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One of the most difficult parts of working for a domestic abuse shelter is knowing that there are places beyond our reach that need just as much amelioration as those do here.  The only comfort we have is praying that there are others out there willing to establish comparative safe havens for those in need.

For Zahra, a 35-year-old Afghani woman, her options were sparse: live with a violent husband or commit “khod soozi”, which translates to “self-burning [to death]”.  Clearly, self-immolation may seem like the final solution to nearly twenty-one years of heinous abuse, but with her desire to get a divorce and break free of her bloody chains, the horrific act of “khod soozi” seemed like the only way out.

With the divorce leading to a mess of custody battles, financial turmoil, and property disputes, everyone including her own flesh and blood was after her.

“They wanted to kill me three or four times. Once they gave me rat poison … I cannot go out because of the divorce and my four brothers are looking for me; they are after me to kill me.”

Even though Zahra lives in the once-Taliban-controlled western province of Herat, the laws of men still reign highest.  In this devoutly Muslim area in Afghanistan, a man divorcing his wife can be as simple as signing a single document; a woman divorcing his husband does not carry the same ease.

“A woman can appeal for a divorce on grounds that her husband is absent for a long time, he cannot adequately provide for the family, either financially or because he is physically incapable, or if he is impotent or abuses her to the point where her life may be at risk”.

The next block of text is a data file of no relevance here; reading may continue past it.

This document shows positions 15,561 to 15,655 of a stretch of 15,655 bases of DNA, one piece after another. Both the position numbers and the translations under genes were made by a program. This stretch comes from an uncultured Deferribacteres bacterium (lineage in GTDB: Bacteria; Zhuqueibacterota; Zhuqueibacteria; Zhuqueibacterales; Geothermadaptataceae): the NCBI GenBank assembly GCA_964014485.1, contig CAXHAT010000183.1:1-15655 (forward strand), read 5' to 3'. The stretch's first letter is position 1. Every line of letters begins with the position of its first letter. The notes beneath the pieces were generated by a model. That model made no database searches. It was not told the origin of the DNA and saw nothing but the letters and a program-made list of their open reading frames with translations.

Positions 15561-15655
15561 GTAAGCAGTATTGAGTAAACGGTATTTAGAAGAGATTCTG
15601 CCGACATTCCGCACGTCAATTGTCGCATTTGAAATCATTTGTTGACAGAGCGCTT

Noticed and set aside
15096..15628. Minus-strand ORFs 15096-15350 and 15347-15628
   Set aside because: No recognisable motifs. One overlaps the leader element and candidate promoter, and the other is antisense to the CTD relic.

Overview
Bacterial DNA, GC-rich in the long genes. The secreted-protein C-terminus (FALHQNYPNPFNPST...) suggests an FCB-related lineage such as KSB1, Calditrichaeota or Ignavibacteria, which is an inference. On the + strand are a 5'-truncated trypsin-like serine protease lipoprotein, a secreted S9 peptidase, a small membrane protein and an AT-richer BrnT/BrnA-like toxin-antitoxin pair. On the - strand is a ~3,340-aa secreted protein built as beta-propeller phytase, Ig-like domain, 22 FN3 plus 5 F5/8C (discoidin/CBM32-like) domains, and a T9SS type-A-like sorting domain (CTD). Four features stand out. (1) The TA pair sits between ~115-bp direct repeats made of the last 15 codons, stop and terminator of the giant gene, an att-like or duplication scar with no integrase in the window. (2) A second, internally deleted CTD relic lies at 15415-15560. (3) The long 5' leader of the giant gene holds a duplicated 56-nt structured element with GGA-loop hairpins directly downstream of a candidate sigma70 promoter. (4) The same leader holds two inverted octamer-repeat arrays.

After a failed attempt to burn herself to death, Zahra luckily found refuge with Suraya Pakzad, who runs a safe house for women in the Herat province.

Please follow the rest of the article here (Yahoo! News).

Zahra is truly lucky to be alive.  In February 2009, a television executive by the name of Muzzamil Hassan beheaded his wife after she filed for divorce.  As shocking as this is, the atrocious murder occurred in Orchard Park, NY, just outside of Buffalo.  This isn’t the first case of an “honor killing” by an outraged husband/father in the United States.  In Irving, TX, on New Year’s day in 2008, Amina and Sarah Said, both 18 and 17-years-old respectively, were both shot to death by their father because he found out they had boyfriends.

Domestic abuse comes in all cultures and religions.  Thankfully for our friend Zahra in Afghanistan, she finally found a safe home.